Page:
If you’d told me I’d spend part of my weekend pressing on the chakra points of a stuffed toy to give someone a Reiki distance treatment, I would have scoffed. But that’s precisely what I did recently in the calm surroundings of the Healing Church in Barnes.
It all started a few months ago, when I joined a Reiki 1 course with Reiki Academy London, run by the charismatic and inspiring Reiki master, Torsten Lange, the embodiment of the Reiki principles of sharing and caring. I was at a low ebb in my life: hands-on spiritual energy healing (physical, emotional and spiritual) sounded perfect.
A group of 14 of us spent two days on the course, being attuned by Torsten (passing Reiki energy to us by placing his hands on our shoulders and over our palms); discovering how to meditate; learning the history of Reiki; finding out more about our energy fields and, the really exciting part, giving each other Reiki once we’d been attuned.
To give Reiki, place your hands on 12 parts of the recipient’s fully clothed body, mostly aligned to their chakras, for 3-5 minutes per position. As you do so, you feel intense heat or tingling in your hands, which the recipient can also feel – this is your energy passing to them through Reiki and healing that particular part of the body, or pinpointing an imbalance – physical or emotional.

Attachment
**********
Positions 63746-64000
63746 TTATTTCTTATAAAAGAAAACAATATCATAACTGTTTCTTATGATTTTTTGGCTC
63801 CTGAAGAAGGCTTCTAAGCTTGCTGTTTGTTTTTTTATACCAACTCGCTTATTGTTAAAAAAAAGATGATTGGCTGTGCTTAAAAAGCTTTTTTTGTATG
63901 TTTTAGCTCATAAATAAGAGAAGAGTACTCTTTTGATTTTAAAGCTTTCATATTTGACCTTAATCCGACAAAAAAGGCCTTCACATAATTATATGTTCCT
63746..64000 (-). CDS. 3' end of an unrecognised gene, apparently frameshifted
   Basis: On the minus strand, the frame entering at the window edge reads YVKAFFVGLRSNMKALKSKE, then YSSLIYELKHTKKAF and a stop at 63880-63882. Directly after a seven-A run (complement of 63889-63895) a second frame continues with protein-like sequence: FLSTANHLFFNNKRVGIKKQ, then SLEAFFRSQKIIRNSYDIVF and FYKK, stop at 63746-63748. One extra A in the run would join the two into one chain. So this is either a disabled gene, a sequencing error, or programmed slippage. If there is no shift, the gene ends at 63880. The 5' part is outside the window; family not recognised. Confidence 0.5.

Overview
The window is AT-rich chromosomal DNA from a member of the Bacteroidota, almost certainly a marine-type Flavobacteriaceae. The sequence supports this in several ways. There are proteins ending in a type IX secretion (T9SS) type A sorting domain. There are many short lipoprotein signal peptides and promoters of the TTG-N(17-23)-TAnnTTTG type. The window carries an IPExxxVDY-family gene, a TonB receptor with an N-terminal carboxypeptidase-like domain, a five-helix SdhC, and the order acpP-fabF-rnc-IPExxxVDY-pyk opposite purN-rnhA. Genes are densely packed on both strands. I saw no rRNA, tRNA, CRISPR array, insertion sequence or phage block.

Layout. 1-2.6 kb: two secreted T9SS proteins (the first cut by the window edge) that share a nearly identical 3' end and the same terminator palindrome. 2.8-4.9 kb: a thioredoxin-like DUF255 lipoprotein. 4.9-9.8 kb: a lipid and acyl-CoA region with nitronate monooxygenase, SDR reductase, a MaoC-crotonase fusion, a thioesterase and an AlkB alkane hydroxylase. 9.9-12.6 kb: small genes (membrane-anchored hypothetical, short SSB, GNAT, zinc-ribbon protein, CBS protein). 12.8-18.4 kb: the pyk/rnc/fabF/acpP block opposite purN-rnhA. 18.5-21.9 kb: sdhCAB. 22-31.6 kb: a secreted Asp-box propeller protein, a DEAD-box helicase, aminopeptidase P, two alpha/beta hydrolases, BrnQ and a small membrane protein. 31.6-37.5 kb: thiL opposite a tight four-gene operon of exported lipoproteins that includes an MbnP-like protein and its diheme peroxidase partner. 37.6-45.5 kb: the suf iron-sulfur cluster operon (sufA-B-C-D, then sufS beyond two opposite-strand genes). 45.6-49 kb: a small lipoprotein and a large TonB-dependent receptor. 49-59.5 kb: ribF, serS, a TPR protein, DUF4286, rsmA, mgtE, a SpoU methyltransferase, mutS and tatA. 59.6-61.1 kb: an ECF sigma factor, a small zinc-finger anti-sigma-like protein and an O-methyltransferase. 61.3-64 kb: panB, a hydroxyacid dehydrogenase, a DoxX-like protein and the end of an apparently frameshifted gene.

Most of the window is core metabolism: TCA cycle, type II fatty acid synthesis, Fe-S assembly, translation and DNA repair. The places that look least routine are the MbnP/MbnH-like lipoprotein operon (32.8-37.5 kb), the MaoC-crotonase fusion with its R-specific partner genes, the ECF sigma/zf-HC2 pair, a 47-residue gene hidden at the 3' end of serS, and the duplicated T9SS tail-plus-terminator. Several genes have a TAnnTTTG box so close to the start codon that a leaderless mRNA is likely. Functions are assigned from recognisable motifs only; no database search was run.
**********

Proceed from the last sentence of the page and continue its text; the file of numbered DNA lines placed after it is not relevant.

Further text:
A welcome side effect is that Reiki is so relaxing that many of us fell asleep on the treatment couches! Once attuned you will always have the ability to give Reiki and can hugely benefit from giving it to yourself or to others, including pets, children, even house plants and inanimate objects.
In the Reiki 2 course, we took things to the next level. Day one involved learning three symbols that, accompanied by a mantra, should be drawn on the palm or visualised before a treatment: the energy symbol; the harmony symbol and the distance or connection symbol. We gave each other Reiki, incorporating the symbols for added intensity. The person who carried out my treatment felt heat over my left eye: a month previously I’d had a squint operation.
On the second day, we did distance healing. Half the group were downstairs, each with a teddy bear, on which they practised Reiki on the corresponding parts of a human body. The other half were upstairs on treatment couches. I felt tingling on the left side of my body and pulsing in the centre of my back, the same areas my practitioner, Dhiren, felt most sensation in. It was fascinating, when giving the treatment, to note that even on a soft toy, some places were much hotter.
Having wowed each other with our Reiki skills, we learned how to scan someone’s body with our palms, or intuitively choose areas that need healing. I was slightly sceptical about this, but had no hesitation in placing my hands on my recipient’s hip, which she later told me was a weak area due to sports strain. Reiki can help minor ailments or alleviate more major ones; it doesn’t offer a cure, but often improves symptoms.
It’s hard to explain how much wellbeing Reiki imparts, especially if you adopt the Reiki principles, which are not to anger or to worry, to work diligently, to be grateful and to be kind to yourself and others. Oh, and the veggie lunches are not to be missed: Torsten’s amazing Thai sweet potato soup, salads, breads and a generous cheeseboard.
Jo got stuck into chakras and cheeseboards at:
Barnes Healing Church